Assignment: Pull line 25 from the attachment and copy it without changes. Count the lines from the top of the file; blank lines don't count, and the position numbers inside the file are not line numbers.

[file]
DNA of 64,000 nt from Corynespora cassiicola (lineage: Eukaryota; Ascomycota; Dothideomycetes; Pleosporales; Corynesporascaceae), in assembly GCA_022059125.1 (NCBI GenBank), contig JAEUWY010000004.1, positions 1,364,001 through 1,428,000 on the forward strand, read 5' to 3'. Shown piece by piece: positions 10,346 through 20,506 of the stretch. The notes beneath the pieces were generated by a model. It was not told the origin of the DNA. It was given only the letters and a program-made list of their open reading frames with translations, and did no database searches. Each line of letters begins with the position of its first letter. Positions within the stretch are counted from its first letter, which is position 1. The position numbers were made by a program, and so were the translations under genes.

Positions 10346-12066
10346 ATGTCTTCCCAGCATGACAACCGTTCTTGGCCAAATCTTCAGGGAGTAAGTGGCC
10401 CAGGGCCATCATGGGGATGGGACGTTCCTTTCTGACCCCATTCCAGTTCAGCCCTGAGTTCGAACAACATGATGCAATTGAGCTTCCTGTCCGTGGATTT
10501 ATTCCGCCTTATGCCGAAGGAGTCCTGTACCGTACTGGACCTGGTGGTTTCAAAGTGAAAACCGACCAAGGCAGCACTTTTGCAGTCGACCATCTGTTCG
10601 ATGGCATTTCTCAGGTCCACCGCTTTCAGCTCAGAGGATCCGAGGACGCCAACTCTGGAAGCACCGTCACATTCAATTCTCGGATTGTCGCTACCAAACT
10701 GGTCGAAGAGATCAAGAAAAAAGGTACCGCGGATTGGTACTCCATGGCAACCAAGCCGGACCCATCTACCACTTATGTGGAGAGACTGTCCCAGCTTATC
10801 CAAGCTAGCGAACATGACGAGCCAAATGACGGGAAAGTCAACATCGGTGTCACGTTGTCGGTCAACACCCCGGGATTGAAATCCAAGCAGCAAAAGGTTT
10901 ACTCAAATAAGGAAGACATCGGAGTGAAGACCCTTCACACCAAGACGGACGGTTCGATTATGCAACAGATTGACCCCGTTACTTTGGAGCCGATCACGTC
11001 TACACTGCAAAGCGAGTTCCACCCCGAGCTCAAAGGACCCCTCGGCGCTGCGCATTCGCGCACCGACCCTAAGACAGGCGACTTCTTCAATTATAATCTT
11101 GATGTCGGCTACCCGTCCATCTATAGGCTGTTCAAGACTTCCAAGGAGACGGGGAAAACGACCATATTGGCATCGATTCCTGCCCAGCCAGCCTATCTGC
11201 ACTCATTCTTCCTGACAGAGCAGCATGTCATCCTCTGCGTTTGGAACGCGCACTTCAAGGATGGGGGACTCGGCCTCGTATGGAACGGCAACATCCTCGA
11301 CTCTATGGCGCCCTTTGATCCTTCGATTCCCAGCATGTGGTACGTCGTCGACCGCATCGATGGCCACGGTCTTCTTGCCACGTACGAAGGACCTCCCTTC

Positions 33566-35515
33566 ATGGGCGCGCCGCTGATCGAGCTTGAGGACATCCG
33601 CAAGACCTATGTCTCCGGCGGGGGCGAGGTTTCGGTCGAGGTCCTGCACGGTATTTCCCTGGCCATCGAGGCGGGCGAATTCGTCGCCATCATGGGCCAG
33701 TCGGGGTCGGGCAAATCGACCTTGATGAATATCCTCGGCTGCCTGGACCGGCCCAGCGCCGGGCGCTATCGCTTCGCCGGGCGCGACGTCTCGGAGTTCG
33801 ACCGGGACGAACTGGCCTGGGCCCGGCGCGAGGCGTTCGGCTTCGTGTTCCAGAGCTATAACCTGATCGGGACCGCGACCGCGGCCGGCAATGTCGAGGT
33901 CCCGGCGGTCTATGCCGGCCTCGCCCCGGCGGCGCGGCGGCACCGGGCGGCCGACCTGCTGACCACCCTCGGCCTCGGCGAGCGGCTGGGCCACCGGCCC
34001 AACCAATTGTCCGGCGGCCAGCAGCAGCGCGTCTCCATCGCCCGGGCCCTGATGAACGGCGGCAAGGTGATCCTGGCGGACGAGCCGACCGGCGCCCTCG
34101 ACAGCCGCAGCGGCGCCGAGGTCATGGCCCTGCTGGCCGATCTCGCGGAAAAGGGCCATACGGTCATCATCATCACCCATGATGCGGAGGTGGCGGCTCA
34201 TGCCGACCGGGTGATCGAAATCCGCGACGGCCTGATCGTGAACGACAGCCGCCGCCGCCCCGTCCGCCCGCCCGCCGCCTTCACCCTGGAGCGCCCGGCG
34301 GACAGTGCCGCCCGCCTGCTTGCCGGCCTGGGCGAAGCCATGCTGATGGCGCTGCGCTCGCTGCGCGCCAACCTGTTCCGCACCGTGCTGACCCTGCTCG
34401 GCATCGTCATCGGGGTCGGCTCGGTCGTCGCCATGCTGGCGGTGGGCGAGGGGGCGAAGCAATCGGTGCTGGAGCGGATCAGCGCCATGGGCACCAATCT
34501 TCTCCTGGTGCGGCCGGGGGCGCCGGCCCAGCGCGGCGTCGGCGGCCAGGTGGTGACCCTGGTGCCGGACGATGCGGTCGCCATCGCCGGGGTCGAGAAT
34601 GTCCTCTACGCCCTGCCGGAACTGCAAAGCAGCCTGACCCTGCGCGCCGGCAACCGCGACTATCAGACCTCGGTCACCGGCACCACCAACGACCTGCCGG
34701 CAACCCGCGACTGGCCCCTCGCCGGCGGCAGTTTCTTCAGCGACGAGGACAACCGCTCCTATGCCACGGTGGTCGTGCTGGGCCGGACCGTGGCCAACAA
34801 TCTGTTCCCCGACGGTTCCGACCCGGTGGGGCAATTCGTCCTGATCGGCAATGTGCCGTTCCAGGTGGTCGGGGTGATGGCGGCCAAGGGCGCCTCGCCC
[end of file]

34501 TCTCCTGGTGCGGCCGGGGGCGCCGGCCCAGCGCGGCGTCGGCGGCCAGGTGGTGACCCTGGTGCCGGACGATGCGGTCGCCATCGCCGGGGTCGAGAAT